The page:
I just tested the cable with a cable tester and it shows that all 8 pins are connected, so the cable doesn't seem to be faulty. The tester is a little old, but it still shows that all pins are connected.I am not sure if this has been recommended in this thread yet. On long cables that tend to be fairly permanent installs I would use keystones on the ends and then short commercial patch cables.
Keystones are much more expensive but you can do 1 wire at a time and if there is some issue it is easy to pull the wires out cut a bit off and try again. They make keystone that are tool less or come with a plastic punch down tool so no extra tools to buy.
A keystone is generally much simpler for a beginning user to get correct than crimping ends on cables.
You mean cutting off a piece and tesing it by itself?That is only a basic continuity test. Primarily only indicates that the cable is not broken/disconnected somewhere.
However, a short in the cable could even make continuity misleading.
The continuity test does not show if the cable truly works at network speeds or is actually (via UTP) managing crosstalk and/or interference.
Were you able to check a piece of the cable per @gggplaya - Post #36?
Yes, it's solid wire.I was asking about checking the cable wires to determine if they are full copper or copper-clad aluminum (silver).
Per @gggplaya -Post #36. "If you take a piece of scrap cable from your spool, you can cut it to check if if it’s silvery color in the middle."
= = = =
As for continuity that is a bit of a given because the cable does work.
The problem is that the cable does not work at expected or supported speeds per the specifications.
At least for longer lengths....
Late thought: and the cable is solid wire, not braided wire - correct?
I checked and it loooks like its copper all the way through. I can't see any silvery inside. Could it be possible that it's a router issue?If you were to cut the wire across and then use a magnifier you would see a core made of aluminum and copper coating on the outside....ie CCA.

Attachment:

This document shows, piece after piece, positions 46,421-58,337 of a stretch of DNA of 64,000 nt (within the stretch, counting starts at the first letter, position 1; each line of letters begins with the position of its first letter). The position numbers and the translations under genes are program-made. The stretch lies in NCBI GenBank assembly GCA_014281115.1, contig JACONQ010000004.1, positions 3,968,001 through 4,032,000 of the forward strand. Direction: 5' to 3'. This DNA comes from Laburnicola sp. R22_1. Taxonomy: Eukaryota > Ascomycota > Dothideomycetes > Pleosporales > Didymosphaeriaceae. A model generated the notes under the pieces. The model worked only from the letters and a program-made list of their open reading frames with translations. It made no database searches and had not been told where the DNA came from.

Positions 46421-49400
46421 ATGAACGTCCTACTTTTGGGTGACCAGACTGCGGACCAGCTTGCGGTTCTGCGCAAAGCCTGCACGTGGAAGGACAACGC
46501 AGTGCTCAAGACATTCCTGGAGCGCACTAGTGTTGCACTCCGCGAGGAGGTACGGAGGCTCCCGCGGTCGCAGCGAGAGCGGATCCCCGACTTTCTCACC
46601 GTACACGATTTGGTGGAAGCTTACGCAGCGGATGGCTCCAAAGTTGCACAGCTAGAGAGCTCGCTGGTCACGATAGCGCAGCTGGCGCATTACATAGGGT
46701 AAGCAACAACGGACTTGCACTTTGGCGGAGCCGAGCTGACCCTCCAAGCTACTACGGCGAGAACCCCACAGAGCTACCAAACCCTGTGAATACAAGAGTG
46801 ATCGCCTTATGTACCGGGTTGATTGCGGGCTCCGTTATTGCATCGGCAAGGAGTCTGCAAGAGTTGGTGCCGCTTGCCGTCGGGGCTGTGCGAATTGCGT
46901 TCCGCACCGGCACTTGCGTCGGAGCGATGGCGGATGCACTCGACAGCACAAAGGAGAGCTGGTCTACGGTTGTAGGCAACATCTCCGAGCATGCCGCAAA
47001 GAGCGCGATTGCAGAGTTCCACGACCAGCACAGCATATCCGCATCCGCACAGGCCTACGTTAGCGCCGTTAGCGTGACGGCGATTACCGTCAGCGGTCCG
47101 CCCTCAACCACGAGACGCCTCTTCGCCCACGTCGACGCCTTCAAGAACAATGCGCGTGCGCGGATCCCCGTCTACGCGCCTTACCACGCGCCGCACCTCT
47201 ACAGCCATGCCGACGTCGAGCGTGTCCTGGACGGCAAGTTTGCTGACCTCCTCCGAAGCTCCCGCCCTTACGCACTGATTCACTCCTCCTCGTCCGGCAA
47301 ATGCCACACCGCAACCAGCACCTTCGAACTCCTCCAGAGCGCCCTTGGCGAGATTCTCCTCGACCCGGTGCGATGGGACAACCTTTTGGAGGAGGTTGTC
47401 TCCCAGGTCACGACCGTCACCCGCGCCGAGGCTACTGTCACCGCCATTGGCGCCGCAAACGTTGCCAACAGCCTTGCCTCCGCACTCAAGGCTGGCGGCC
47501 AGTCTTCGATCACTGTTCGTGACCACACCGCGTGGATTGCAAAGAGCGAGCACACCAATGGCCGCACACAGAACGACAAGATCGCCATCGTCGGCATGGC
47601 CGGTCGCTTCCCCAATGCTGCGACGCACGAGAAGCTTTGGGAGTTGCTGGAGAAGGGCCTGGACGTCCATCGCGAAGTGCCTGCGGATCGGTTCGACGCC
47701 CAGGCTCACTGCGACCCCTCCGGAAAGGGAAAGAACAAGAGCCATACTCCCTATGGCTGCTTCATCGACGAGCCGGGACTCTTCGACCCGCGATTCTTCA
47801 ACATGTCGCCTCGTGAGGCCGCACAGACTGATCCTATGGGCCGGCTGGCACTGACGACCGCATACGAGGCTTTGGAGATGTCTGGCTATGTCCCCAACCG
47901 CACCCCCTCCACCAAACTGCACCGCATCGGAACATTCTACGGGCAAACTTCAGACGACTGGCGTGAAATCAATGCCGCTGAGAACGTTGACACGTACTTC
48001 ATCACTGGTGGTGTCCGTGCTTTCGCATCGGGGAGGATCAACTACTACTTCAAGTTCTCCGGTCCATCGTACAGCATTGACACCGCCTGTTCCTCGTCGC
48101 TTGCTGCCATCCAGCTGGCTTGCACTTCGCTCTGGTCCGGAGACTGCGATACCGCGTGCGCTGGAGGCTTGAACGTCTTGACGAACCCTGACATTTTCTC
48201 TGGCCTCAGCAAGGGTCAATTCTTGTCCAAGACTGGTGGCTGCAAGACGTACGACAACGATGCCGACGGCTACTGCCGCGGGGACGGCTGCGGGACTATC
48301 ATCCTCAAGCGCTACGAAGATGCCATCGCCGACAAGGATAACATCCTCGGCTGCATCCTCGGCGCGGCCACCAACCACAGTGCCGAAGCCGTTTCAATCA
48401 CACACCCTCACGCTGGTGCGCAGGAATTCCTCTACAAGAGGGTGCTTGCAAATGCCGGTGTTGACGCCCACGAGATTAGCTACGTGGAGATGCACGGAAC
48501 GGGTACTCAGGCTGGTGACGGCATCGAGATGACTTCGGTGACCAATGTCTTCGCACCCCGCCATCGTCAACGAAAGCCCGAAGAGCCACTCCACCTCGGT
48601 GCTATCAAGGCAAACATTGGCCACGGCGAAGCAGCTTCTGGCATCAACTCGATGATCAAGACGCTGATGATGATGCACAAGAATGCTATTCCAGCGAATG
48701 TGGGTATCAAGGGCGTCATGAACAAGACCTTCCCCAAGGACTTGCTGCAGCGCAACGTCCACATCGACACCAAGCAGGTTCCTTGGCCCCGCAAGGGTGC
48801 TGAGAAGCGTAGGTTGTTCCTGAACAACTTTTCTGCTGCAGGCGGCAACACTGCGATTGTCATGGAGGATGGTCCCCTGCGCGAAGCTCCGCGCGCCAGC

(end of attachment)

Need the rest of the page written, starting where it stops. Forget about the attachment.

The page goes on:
This mostly works or they would not get away with selling this crap. It has more issues at longer distance and has issues running PoE because the resistance is much higher. The ends also tend to work loose over time because of the copper and aluminum expand and contract at different rates. A lot of the same reasons why aluminum wire is very restricted for electrical use.
People buy it because it is cheaper, there is less copper metal in the cable which is near all time record high prices.
Most times they print CCA on the outside but it would have to be a honest company.
What you might try is stick a cheap switch in between. Sometimes different equipment will tolerate marginal cables better.
I do have an extender which i could try to plug in the end of my cable and then test the WiFi output of the extender.In theory at least a ethernet port should function to 100 meters on a properly made ethernet cable at 1gbit.
The speed negotiation is actually done mostly by hardware but lately I have seen so called "green" energy things. Some switches with this feature have lots of trouble with long cables.
I guess you could check the router and the motherboard to be sure it is not using that.
Do you have another router or switch you can can try on either end of the cable. You pretty much just need something that has lights that will show if you get gigabit or 100mbps. That would rule out a bad port in the equipment. It is pretty rare to get a bad port.
I tried plugging the ethernet cable into the extender, but it's still only outputting 90/90.What you are most interested in does it connect at 1gbit. This assumes the extender has 1gbit ports. If the extender connects at 1gbit then the cable might be ok and your port has some issue. If the extender has 2 ethernet ports use it as a switch and see if you get gigabit on both ports.
If you are losing the connection you need to watch the lights on the extender and see if they go out. That is a very different problem that either data loss or something like the internet itself going down.